Damage at Sacred Heart includes blown-out windows, a cracked exterior wall and a roof collapse in a maintenance building that stores supplies necessary for long-term care. The hospital says no patients were injured and its emergency room remains open on generator power.


11:35 a.m.

Georgia Gov. Nathan Deal is urging people in the Hurricane Michael disaster area to "be patient." He says emergency crews need to do their work to clear debris from roadways and restore power to hundreds of thousands of residents. Deal said about 450,000 power outages were reported in Georgia, and one death, that of an 11-year-old girl in the southwest corner of the state.

Deal says the primary mission at this point is to clear roadways so that officials can assess the damage.

Georgia Commissioner of Agriculture Gary Black predicts long-lasting damage to the state's farms. He says pecan crops are badly affected and entire fields of cotton are completely wiped out.


11:25 p.m.

A federal judge is rejecting a push to extend Florida's voter registration deadline because of Hurricane Michael, saying there's "no justification" to do so.

U.S. District Judge Robert Hinkle ruled late Wednesday against the Florida Democratic Party, which called the Republican-led response to the storm's disruption confusing and inadequate.

Florida's deadline to register to vote was Tuesday, 29 days ahead of the Nov. 6 election.

Florida Secretary of State Ken Detzner told local election supervisors that if their offices were closed Tuesday due to the hurricane, then they could accept paper applications for a single day once their offices reopen.

11 a.m.

Tropical Storm Michael is drenching the Carolinas with heavy rains as it heads toward the Atlantic Ocean.

The National Hurricane Center says the storm's top sustained winds have dropped to 50 mph (85 kph).

At 11 a.m. EDT, the storm was centered about 35 miles (60 kilometers) south-southeast of Charlotte, North Carolina. It was expected to emerge over the ocean Thursday night.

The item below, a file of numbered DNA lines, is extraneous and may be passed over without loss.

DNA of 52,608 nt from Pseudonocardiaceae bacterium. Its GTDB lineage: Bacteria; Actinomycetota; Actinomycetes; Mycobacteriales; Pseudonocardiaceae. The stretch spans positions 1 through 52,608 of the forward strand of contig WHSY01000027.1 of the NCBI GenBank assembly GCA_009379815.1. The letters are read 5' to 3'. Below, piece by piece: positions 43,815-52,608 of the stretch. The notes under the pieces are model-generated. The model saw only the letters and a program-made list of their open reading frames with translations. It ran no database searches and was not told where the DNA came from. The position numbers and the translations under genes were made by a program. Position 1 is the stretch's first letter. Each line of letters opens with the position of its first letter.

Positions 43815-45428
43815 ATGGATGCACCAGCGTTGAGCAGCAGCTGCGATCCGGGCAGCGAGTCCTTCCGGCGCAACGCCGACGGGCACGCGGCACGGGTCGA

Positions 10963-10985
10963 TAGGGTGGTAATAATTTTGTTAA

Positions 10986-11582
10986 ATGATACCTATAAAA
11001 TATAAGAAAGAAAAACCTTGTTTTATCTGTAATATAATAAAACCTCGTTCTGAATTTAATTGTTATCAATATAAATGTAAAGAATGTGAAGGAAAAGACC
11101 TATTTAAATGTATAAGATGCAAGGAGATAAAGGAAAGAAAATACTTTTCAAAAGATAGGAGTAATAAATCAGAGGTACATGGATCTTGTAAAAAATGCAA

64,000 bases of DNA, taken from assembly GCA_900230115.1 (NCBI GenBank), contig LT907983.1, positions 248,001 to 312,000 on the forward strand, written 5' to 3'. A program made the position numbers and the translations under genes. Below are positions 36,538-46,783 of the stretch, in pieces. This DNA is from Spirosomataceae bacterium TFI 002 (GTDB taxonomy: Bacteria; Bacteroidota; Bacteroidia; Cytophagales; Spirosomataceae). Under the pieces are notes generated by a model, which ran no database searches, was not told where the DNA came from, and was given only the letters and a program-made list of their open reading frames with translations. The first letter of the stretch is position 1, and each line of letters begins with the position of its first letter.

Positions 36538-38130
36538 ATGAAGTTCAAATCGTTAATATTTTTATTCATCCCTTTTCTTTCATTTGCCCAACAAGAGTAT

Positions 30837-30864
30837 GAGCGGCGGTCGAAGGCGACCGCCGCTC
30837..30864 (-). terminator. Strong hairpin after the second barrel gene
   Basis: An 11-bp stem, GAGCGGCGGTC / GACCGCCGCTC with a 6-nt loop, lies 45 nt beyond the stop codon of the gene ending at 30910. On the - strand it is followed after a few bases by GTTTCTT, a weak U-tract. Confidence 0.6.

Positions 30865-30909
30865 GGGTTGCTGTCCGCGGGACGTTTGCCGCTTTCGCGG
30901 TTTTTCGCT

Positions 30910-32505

Forecasters say Michael remains a large weather system, with tropical storm-force winds extending up to 185 miles (295 kilometers) from its center.

Michael could drop up to 7 inches (18 centimeters) over parts of the Carolinas and southeastern Virginia.


10:55 a.m.

Most hurricanes quickly fall apart as they move over land. Not Michael. The third-most powerful hurricane on record to hit the U.S. mainland carved a path of destruction for roughly 200 miles (320 kilometers) from the warm waters of the Gulf of Mexico before its top sustained winds dropped to tropical-storm strength.

The National Hurricane Center says Michael did not lose its hurricane status until early Thursday, when its winds finally dropped below 74 mph (119 kph) near Browndale in central Georgia.

Based on its internal barometric pressure, Michael was the third most powerful hurricane to make landfall, behind the unnamed Labor Day storm of 1935 and Camille in 1969. Based on wind speed, it was the fourth-strongest, behind the Labor Day storm, Camille and Andrew in 1992.

Michael had top sustained winds of 155 mph (250 kph) when it hit Mexico Beach on Wednesday.

It's down to a tropical storm now as it moves over the Carolinas, but forecasters expect it to strengthen again once it moves over the Atlantic.